Law Schools

Some law schools report 'eye-popping increases' in median LSAT scores for incoming 1Ls

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At least six law schools have reported three-point increases in their median LSAT scores for incoming first-year classes, while another 42 schools have reported two-point increases. And one law school reported a four-point increase.

Reuters reports on the “eye-popping increases” reported by the schools, which it attributes partly to a surge of nearly 13% in law school applicants and a boost in high LSAT scores throughout the nation. The number of people with top LSAT scores of 175 to 180 more than doubled in the last admissions cycle.

Reuters relied on self-reported law school data compiled by school admissions consultant Mike Spivey of Spivey Consulting. He told Reuters on Tuesday that more than two-thirds of law schools have reported data so far, and none has had a drop in median LSAT scores.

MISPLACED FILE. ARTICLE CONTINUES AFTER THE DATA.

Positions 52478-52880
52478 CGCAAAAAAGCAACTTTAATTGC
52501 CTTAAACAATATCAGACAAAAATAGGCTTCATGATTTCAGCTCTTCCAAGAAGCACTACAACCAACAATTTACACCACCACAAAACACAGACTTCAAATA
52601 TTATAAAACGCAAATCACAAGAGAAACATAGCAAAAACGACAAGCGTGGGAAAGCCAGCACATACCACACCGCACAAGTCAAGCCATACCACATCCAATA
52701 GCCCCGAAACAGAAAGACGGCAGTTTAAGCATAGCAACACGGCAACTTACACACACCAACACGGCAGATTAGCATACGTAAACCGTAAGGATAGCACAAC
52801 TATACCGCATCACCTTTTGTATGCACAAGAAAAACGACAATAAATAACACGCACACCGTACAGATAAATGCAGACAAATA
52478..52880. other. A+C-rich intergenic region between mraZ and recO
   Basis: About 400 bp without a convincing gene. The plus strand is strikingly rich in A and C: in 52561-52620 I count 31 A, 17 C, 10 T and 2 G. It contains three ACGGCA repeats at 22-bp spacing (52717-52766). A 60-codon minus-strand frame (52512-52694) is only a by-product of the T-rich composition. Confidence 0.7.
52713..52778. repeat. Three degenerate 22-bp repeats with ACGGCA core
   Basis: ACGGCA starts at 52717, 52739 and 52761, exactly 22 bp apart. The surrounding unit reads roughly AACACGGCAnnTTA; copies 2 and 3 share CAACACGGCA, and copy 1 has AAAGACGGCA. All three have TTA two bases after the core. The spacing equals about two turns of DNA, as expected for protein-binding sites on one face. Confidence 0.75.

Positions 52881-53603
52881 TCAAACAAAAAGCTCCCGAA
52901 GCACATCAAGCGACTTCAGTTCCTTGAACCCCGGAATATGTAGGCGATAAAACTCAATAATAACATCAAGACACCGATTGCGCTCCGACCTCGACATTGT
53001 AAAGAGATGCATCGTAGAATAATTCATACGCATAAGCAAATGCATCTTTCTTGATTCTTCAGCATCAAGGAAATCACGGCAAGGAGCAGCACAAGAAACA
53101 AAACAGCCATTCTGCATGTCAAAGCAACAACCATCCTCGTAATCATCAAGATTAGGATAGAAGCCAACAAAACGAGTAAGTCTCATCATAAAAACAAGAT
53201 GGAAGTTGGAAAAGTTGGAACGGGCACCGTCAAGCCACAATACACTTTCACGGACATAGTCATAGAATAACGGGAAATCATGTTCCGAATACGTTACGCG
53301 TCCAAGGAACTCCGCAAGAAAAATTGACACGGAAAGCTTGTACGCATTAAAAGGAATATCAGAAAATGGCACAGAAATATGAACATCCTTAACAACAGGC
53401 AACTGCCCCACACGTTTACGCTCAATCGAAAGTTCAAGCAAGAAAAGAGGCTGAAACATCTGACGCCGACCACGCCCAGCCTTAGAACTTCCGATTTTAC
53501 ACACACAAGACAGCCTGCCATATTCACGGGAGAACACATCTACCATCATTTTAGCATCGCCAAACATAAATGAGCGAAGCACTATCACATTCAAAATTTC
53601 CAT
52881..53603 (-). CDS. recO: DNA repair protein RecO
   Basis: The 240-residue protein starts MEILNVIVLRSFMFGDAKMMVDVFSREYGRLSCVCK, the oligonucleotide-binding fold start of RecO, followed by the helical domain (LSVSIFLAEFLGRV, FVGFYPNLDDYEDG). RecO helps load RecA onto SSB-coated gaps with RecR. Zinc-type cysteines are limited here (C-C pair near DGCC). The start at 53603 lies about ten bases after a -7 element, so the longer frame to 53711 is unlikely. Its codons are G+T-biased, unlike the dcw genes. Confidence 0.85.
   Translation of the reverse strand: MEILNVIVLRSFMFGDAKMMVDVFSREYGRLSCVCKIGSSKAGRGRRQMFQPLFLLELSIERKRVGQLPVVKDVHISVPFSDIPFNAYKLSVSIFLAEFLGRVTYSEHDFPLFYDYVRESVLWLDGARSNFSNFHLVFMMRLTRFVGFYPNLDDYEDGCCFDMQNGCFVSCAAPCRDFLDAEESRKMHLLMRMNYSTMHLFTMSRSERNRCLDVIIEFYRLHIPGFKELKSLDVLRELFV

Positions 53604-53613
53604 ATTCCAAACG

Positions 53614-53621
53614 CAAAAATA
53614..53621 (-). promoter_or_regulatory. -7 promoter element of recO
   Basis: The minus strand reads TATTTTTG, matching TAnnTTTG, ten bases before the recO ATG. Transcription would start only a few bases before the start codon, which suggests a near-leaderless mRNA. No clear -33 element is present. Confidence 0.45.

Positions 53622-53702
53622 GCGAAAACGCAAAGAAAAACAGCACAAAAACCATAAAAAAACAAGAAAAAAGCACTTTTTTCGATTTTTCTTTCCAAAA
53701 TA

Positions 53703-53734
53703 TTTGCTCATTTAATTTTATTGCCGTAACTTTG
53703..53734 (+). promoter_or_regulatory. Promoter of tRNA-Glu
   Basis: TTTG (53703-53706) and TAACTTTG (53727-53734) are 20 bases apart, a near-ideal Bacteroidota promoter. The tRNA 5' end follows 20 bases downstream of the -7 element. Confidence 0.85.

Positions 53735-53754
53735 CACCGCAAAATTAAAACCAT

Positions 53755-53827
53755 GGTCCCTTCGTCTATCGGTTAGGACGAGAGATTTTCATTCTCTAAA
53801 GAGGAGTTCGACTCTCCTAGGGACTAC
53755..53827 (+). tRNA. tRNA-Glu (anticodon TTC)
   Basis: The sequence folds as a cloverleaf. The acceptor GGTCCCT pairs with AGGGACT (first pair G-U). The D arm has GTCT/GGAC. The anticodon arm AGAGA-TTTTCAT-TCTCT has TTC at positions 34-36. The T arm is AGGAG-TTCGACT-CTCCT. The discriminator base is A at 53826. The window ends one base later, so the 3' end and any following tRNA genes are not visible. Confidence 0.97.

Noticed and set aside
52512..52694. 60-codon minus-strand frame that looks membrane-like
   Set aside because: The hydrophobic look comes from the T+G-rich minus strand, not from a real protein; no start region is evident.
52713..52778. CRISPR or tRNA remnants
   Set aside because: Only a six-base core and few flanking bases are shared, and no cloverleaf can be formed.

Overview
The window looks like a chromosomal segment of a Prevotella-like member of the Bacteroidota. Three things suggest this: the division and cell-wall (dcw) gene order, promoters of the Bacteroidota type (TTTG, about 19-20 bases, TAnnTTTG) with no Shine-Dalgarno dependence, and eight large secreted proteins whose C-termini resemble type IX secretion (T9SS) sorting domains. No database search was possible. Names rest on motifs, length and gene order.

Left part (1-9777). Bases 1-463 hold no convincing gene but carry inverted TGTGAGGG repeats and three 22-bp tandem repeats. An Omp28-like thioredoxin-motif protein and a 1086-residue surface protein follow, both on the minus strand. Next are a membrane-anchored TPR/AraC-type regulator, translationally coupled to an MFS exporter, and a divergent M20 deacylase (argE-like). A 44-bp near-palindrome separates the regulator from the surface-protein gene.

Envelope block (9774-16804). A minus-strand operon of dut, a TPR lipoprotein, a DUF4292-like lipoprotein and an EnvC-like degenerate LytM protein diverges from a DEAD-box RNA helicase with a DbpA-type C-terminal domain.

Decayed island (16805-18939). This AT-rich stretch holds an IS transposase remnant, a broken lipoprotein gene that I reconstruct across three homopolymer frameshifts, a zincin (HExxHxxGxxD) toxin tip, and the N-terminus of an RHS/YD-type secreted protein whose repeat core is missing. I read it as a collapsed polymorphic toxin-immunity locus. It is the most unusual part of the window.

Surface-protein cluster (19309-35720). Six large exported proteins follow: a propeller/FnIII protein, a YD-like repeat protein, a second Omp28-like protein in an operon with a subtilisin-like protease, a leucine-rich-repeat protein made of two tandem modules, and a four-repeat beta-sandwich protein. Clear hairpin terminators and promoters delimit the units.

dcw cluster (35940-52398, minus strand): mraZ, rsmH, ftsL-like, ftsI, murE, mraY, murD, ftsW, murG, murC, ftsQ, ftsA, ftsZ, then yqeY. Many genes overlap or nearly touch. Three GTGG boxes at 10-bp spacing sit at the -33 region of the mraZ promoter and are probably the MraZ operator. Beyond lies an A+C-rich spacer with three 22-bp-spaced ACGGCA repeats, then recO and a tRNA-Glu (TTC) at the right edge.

“I’ve never seen that in the 21 or 22 years I been following this,” Spivey told Reuters. “That might be the definition of unprecedented.”

The 88th-ranked Lewis & Clark Law School had a 2021 median LSAT score of 162 for incoming first-year students, an increase of four points.

Mimi Huang, assistant dean of admissions at Lewis & Clark, told Reuters that students are drawn to the school’s service and justice-oriented ethos, bringing a 30% increase in applicants last year.

The law schools with three-point increases are:

  • 13th-ranked Cornell Law School (with a 2021 median LSAT of 171)
  • 15th-ranked Georgetown University Law Center (171 median)
  • 53rd-ranked Texas A&M University School of Law (163 median)
  • 91st ranked Howard University School of Law (156 median)
  • 124th-ranked Mercer University School of Law (156 median)
  • Unranked New England Law Boston (155 median)
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